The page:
So, it is quite clear that there was no clear and explicit distinction between law and morality in earlier times. The foundation of natural law school has also supported the philosophy of ancient times on law, and morality. They also maintained that law and morality are the same thing. Then Mimansa became the first person to distinguish between law and morality. He regarded law as obligatory rules and morality as recommendatory rules. Then the analytical school of jurisprudence laid its foundation in the nineteenth century. The supporters of this school highly criticized the theories of the natural school and emphasized that law and morality are two different concepts, such as;

  • Austin maintained that law had nothing to do with morals.[iv]
  • According to Bentham, Legislation has the same center with morals, but it has not the same circumference. [v]
  • Arndts also laid down four points of difference between law and morals
  1. In law, man is considered as a person because he has a free will. In morals, we have to do with determining the will towards the good.
  2. Law considers man only insofar as he lives in a community with others; morals give a guide to lead him even if he were alone.
  3. Law has to do with acts insofar as they operate externally, morals look to the intention- the inner determination and direction of the will.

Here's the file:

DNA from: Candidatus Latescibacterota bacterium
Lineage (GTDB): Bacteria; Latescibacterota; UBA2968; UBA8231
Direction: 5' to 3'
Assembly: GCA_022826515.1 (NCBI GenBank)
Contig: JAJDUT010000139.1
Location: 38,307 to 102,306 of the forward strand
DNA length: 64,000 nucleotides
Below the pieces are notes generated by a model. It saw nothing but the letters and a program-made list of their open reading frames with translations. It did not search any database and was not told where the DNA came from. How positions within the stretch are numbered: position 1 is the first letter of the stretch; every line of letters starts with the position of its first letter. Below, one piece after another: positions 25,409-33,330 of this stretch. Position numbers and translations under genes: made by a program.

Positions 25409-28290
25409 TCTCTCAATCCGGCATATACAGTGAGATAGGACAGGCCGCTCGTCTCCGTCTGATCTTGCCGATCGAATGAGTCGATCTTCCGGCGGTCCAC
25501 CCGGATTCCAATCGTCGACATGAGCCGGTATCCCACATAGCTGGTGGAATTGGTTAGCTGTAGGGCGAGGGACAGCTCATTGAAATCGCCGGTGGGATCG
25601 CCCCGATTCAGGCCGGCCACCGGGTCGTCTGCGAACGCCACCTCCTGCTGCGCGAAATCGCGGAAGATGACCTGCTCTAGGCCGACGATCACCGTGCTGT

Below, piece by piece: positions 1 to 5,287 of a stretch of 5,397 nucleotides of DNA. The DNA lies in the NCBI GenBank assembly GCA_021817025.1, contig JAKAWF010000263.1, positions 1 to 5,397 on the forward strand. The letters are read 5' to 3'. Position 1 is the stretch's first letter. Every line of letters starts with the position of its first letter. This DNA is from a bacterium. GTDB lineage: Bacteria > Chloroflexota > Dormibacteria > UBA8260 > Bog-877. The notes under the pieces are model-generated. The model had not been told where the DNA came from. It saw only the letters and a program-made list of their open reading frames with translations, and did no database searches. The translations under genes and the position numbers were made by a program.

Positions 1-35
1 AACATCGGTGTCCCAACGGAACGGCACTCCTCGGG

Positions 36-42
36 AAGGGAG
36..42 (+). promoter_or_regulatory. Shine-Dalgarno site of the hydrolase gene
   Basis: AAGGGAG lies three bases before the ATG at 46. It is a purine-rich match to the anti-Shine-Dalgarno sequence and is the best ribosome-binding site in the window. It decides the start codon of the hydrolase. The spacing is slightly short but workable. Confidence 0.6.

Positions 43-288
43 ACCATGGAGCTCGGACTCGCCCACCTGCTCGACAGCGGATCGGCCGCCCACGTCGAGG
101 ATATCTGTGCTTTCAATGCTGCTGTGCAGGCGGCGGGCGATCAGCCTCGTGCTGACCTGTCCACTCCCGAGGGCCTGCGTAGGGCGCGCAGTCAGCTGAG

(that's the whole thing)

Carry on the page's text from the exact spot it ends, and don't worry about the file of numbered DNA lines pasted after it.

4. Law governs the will so far as it may by external coercion; morals seek a free self-determination towards the good.[vi]

Nazi Informer Case:

Under Nazi rule, a law was passed that prohibited any person to criticize the Hitler government even by word of mouth and made it obligatory to report such incidents to the defined authorities. So, a woman who had some personal issues with her husband reported against him for his derogatory remarks against Hitler. After the nazi government was overthrown husband filed a case against his wife for depriving him of his liberty. He asserted that he made those statements in his personal space. The court also found the wife guilty for depriving the liberty of her husband.

This case leads to a debate between Hart and Fuller, two jurists from different schools of jurisprudence having different ideologies. 

HLA Hart’s Stand:

Herbert Lionel Adolphus Hart or HLA Hart was a supporter and jurist of the analytical school of Jurisprudence. He criticized the judgment of the court in the Nazi Informer Case and maintained that law and morality are two different concepts. And also asserted that the woman should not be held guilty as she just followed the law that was present at that time. As a supporter of the analytical school, he focused on law as it is, that is, the basic principle of this school. 

He also made certain distinctions between law and morals, as follow;

  • He asserted that law remains law even if it does not fulfill the demands external criteria or morality